W3C home > Mailing lists > Public > whatwg@whatwg.org > December 2016

Re: [whatwg] window.opener security issues (Was: WhatWG is broken)

From: Michael A. Peters <mpeters@domblogger.net>
Date: Thu, 1 Dec 2016 18:16:45 -0800
To: whatwg@lists.whatwg.org
Message-ID: <d2039e7e-fc97-1345-54ff-57a1937fb21c@domblogger.net>
On 12/01/2016 05:39 PM, Domenic Denicola wrote:
> From: whatwg [mailto:whatwg-bounces@lists.whatwg.org] On Behalf Of Ian Hickson
>
>> I believe that's a bit of an overstatement. There are certainly risks involved in window.opener (they're briefly discussed in the spec itself), but it doesn't remove the origin checks.
>
> This is the crucial point.
>
> Whenever you are discussing a supposed security issue, you need to make clear what the threat model is. That is:
>
> - What would be the impact on the victim if the security hole is taken advantage of?
> - Is this something we are trying to prevent on the web platform?
>
> In this case, the impact on the victim (a user of a web browser) is that they could click a link from page A to page B, which opens in a new tab (tab B). Then, tab A could be navigated to a new URL, instead of staying on page A.
>
> This is not a big impact.

It is a huge impact.

Scenario A) It can be used for protocol downgrade attack.

Site A has both https and http. JavaScript on site B reloads Site A as 
HTTP - so even though the user visited A as HTTPS, now they are at A as 
HTTP.

The user has no reason to suspect that the protocol changed, and on 
mobile devices the URL bar is often hidden.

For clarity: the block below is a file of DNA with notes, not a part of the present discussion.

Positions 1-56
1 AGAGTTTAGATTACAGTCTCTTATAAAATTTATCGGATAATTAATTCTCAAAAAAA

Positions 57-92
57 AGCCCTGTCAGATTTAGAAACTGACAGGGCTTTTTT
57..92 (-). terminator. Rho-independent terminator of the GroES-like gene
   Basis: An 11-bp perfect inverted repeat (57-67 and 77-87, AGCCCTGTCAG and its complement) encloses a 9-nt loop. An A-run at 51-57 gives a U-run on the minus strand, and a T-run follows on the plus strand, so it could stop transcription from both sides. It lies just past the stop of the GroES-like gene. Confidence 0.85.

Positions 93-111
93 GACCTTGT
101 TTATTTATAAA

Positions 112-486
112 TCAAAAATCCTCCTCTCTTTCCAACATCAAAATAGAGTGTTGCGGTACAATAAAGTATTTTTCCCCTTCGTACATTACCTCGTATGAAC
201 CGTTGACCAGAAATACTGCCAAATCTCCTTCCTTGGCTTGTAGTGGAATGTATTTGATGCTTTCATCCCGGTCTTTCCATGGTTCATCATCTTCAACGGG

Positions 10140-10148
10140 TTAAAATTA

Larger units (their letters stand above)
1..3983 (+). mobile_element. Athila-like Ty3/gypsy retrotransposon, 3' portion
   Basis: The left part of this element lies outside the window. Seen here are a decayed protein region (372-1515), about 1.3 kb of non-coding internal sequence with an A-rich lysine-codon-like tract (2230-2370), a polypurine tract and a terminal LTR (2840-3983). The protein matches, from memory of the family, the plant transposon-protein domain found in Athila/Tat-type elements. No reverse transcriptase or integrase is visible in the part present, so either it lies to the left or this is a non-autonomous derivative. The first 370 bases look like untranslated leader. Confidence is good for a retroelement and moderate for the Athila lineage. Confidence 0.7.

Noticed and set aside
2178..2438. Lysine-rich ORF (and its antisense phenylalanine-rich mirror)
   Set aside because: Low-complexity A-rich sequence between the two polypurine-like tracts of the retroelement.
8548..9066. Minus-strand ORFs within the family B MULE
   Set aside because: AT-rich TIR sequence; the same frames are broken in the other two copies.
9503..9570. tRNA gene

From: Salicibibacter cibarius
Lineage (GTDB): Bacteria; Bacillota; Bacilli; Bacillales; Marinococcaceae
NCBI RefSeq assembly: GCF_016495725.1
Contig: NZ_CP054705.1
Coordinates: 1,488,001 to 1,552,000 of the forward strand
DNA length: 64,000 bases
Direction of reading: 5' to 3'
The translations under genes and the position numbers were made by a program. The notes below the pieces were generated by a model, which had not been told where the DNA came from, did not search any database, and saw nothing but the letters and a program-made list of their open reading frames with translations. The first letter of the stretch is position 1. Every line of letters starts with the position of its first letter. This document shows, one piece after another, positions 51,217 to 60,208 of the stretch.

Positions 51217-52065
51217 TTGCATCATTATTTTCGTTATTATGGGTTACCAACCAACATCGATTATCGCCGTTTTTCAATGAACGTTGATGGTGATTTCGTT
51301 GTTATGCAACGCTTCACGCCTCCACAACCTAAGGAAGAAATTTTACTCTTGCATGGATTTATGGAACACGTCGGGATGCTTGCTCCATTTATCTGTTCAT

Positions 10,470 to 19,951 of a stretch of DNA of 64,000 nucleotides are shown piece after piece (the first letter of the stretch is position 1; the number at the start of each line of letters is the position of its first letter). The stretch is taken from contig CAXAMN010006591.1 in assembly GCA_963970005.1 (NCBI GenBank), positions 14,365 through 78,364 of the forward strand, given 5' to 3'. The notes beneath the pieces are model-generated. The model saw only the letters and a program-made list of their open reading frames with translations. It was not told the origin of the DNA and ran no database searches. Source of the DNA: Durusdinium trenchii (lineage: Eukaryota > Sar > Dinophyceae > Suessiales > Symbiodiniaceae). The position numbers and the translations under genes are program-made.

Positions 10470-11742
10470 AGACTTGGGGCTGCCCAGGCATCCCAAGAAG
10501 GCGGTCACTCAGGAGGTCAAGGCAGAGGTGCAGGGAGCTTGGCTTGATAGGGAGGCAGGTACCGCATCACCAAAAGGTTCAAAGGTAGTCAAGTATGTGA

Scenario B) User clicks on link to Site B. Site B puts up a fake page 
telling the user Google has blocked the site because of malware and asks 
them to close the window.

Meanwhile JavaScript changhed Site A to a phishing page that says 
Facebook (or whatever) detected a malicious cross site scripting, would 
they please login again to verify their identity.

The user was just at Site A and it was genuine, just experienced a 
warning they believed to be from Google that malware was attempted, and 
enters their username and password.

This is an extremely serious bug and I literally do not comprehend why I 
keep having to explain it.

Remember most users don't know the difference between JavaScript and 
Turbo Pascal.

The best encryption in the world doesn't protect users from social 
engineering attacks directly made possible by this kind of flaw.
Received on Friday, 2 December 2016 02:17:17 UTC

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